First published in the Daily Express, 12th January 2021:
School closures are potentially a disaster for our children. We know that, despite the individual efforts of wonderful teachers and support staff, many pupils suffer a loss of learning, growing mental health issues, as well as wellbeing and safeguarding hazards at home. The Royal Society of Paediatrics reported that eating disorders amongst young people had gone up by 400%, in part due to schools being shut and social isolation. One DfE official warned that the attainment gap between disadvantaged pupils and their better-off peers could widen by as much as 75% as a result of COVID-19.
Nothing could be more important than getting our schools open. Yet, even before the lockdown, in December, nearly 800,000 pupils were absent from school for Covid-related reasons, including outbreaks in schools, teachers/support staff contracting the virus and self-isolation.
If teachers and support staff are made a priority in the second phase of vaccinations, we can reduce the risk of transmission and ensure that fewer children are sent home when schools reopen. Teachers and support staff will feel safe whilst keeping pupils learning in the classroom, where they belong.
Similarly, the police have displayed incredible courage on the frontline. Without complaint, and whatever the situation with COVID-19, they have worked day and night, putting the safety of others first. Maintaining law and order is essential and, given their sacrifices, it seems right that the police should be considered a priority for vaccinations.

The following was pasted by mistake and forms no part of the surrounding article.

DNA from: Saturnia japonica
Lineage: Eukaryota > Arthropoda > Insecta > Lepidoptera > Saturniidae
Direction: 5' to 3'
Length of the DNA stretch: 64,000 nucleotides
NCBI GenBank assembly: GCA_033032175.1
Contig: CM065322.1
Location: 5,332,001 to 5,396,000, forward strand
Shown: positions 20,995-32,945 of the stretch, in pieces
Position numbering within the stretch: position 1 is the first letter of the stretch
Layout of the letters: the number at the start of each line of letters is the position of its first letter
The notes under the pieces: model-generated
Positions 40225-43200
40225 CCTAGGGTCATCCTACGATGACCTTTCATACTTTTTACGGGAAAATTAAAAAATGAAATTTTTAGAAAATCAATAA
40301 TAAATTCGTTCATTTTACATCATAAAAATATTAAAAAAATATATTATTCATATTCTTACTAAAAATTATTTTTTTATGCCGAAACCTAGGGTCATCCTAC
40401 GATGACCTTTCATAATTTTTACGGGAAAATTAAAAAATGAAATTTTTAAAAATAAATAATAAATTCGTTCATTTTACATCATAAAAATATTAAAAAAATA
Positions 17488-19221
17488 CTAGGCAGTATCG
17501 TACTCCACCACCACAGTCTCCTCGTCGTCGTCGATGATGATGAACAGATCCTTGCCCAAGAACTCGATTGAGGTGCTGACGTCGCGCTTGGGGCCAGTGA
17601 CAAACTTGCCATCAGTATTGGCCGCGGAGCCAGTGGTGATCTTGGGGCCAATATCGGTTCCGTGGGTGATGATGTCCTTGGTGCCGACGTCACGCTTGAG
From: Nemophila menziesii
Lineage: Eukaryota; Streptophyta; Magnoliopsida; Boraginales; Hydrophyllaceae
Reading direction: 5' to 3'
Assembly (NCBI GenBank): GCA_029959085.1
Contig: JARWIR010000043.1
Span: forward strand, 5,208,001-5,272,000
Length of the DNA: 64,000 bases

Of course, plenty of other workers have become true “Corona-heroes”. I think of the supermarket employees, postmen and women, refuse operatives, delivery drivers, factory workers - many on low incomes - who have put in the hours to make sure that we are fed and have supplies delivered to our homes.
In making these decisions, it is very hard to say that one group of workers deserves priority over another, especially where they have made a real difference to our day-to-day lives. However, if we, as a society, regard the most important thing we can do is keep our children educated, then teachers and support staff must be high up on the list for vaccinations. If we don’t get our schools open soon, after the coronavirus, we risk an epidemic of educational poverty and a crisis in mental health for months and years to come.